Suzuki Roshi

‘Student: Docho Roshi, let me see who I am. [Pause] To die each moment to be reborn is the great freedom of the dharma. I’m like a small fish, I swim in and out of big death. 

SR: [Softly] Yeah, that’s right.

I am grateful that you are making your best effort in accepting this dharma. Of course it is not easy, but dharma cannot be so easy. Dharma is the thing to which everyone of us have been striving for, and will strive for, to know what it is, to accept as their. So it is not only you, but all the patricarch and sages have been striving for it, and you are one of them. And you should be pitiful for the people who do not strive for it, who haven’t good chance to realize the necessity of striving for it. To realize the necessity of striving for it is the point to which we are making our best effort. There’s no other point to strive for. Since you have realized the necessity of striving for it, you are already one of the patriarachs and you gained that state. Don’t think Buddha and patriarchs were quite free from birth and death. They are still striving for it in the name of various sentient beings. It is most valuable thing that you realized the necessity of striving for it. The suffering you have is the every — should be everybody’s suffering, but perhaps most of them will not realize it, but it should be so. And it was and it will be the true with the future Buddha and past Buddha.’ (from the Suzuki Roshi Archives)

In what spare time I have – and now I do feel like I have caught up with everything and have some time to spare – I have still been transcribing lectures from the Suzuki Roshi archive. This exchange came from an undated shosan ceremony at the end of a summer sesshin, and the best guess (for various reasons) is that it comes from 1968. I originally offered this tape to someone who volunteered to help, knowing that it was an hour and a half long and would take a while, but six months later, even after following up, I heard nothing back, so, since I have to write an article about it soon for the series, I contacted a couple of regulars in the Suzuki Roshi field and we took roughly thirty minutes each.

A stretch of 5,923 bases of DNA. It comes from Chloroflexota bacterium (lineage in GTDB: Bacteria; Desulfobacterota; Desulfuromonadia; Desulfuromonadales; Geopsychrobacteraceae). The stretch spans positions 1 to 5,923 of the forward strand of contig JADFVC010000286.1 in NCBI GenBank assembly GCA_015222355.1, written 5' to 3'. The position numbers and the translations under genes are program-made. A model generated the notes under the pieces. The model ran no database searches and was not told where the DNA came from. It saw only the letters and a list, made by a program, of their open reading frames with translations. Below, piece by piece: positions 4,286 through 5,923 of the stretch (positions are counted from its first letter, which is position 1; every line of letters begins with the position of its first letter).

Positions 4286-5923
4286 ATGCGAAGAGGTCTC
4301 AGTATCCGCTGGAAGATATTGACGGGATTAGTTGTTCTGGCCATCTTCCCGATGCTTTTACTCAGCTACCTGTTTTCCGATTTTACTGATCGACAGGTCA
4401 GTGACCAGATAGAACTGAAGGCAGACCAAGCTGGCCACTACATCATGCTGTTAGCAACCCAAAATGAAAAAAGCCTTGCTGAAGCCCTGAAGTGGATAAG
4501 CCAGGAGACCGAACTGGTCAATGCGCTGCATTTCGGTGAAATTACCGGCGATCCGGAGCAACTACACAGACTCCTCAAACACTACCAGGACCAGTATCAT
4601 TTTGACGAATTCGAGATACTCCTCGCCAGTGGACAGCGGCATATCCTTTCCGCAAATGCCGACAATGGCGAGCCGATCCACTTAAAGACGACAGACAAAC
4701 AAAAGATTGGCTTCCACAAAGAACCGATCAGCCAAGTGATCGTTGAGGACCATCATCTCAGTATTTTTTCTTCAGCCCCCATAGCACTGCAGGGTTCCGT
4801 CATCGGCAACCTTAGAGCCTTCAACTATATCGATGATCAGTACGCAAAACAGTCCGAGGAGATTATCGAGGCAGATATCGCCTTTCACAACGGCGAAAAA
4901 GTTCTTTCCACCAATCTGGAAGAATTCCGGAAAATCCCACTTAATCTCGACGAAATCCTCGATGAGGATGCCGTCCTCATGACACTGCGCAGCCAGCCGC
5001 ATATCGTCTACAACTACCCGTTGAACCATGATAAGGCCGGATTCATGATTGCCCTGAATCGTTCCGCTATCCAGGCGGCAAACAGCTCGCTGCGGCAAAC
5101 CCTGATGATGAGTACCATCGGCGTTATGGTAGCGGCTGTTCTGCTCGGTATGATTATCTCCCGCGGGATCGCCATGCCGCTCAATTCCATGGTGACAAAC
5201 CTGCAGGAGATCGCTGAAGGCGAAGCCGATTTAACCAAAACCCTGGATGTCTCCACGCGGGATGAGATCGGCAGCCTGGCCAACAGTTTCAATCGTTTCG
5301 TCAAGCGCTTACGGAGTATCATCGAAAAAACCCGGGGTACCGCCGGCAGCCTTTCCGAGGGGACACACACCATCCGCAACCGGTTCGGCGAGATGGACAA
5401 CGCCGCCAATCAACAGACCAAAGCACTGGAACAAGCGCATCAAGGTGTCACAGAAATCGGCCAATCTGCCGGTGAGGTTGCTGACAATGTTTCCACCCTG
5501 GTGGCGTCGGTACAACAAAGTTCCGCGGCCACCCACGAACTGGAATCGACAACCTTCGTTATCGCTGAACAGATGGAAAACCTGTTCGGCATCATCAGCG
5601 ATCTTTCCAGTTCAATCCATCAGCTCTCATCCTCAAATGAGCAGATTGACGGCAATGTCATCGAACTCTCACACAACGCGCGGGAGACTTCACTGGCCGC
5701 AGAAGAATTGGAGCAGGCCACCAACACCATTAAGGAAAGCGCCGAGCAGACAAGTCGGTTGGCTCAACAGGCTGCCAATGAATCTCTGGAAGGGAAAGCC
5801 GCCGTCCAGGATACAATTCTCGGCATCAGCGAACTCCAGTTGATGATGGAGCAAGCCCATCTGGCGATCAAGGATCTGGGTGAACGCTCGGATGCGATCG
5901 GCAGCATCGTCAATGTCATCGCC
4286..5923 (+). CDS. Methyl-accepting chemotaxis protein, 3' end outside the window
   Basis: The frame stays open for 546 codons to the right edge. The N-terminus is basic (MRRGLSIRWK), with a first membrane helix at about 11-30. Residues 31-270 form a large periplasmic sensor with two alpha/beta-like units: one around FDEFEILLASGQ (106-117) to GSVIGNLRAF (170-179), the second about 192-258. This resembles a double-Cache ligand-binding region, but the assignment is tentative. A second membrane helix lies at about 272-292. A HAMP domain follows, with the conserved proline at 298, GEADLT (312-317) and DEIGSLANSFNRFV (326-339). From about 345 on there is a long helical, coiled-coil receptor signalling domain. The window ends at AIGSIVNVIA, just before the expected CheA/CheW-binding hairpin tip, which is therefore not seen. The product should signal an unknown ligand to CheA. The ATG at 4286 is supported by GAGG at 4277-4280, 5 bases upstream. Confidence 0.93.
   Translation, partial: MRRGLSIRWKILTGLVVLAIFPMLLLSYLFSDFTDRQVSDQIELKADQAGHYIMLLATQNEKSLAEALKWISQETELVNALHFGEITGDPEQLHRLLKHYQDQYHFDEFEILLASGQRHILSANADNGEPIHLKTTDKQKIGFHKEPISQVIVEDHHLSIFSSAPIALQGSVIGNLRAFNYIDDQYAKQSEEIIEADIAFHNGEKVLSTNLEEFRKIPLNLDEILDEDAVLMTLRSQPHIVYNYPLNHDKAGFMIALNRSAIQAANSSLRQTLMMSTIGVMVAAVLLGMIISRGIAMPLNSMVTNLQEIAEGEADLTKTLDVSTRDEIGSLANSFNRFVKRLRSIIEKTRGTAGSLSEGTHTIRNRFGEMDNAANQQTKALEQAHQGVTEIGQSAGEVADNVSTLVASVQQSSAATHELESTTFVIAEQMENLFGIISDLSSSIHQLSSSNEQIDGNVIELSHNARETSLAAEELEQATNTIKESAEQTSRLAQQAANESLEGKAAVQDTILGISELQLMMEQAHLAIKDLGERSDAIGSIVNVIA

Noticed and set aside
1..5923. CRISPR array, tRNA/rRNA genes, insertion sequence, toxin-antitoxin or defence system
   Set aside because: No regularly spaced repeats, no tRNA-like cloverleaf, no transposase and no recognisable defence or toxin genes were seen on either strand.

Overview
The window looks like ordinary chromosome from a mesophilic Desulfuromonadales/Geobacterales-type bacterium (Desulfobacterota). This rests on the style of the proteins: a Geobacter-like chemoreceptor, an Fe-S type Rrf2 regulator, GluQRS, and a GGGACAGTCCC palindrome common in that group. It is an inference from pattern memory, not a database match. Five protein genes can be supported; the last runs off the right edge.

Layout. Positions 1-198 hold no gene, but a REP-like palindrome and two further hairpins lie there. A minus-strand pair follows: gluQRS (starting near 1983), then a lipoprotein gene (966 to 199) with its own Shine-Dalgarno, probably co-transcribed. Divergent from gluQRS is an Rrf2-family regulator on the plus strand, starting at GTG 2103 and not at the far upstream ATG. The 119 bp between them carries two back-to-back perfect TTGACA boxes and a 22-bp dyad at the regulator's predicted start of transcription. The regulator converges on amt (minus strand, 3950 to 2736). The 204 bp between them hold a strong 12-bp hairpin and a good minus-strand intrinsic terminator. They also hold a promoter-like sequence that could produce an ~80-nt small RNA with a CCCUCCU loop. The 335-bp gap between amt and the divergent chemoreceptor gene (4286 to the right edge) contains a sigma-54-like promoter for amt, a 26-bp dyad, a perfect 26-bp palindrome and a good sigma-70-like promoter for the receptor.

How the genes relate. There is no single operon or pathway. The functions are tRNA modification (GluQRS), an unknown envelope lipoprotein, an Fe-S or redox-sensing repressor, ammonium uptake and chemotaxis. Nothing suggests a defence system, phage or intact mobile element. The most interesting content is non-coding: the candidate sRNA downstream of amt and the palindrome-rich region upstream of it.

This was the last exchange that I transcribed earlier this week, and I was totally struck by the intensity of how he spoke, almost to the extent of having my hair stand on end. It was the most remarkable moment for me since I played the tape that contained the Beginner’s Mind talk, about two and a half years ago. I am inclined to think, especially having read some of the material that David Chadwick has, that it was Trudy Dixon, already sick with cancer, who asked the question. In any case, I thought it worth uploading the audio, if you have time to listen to the exchange:


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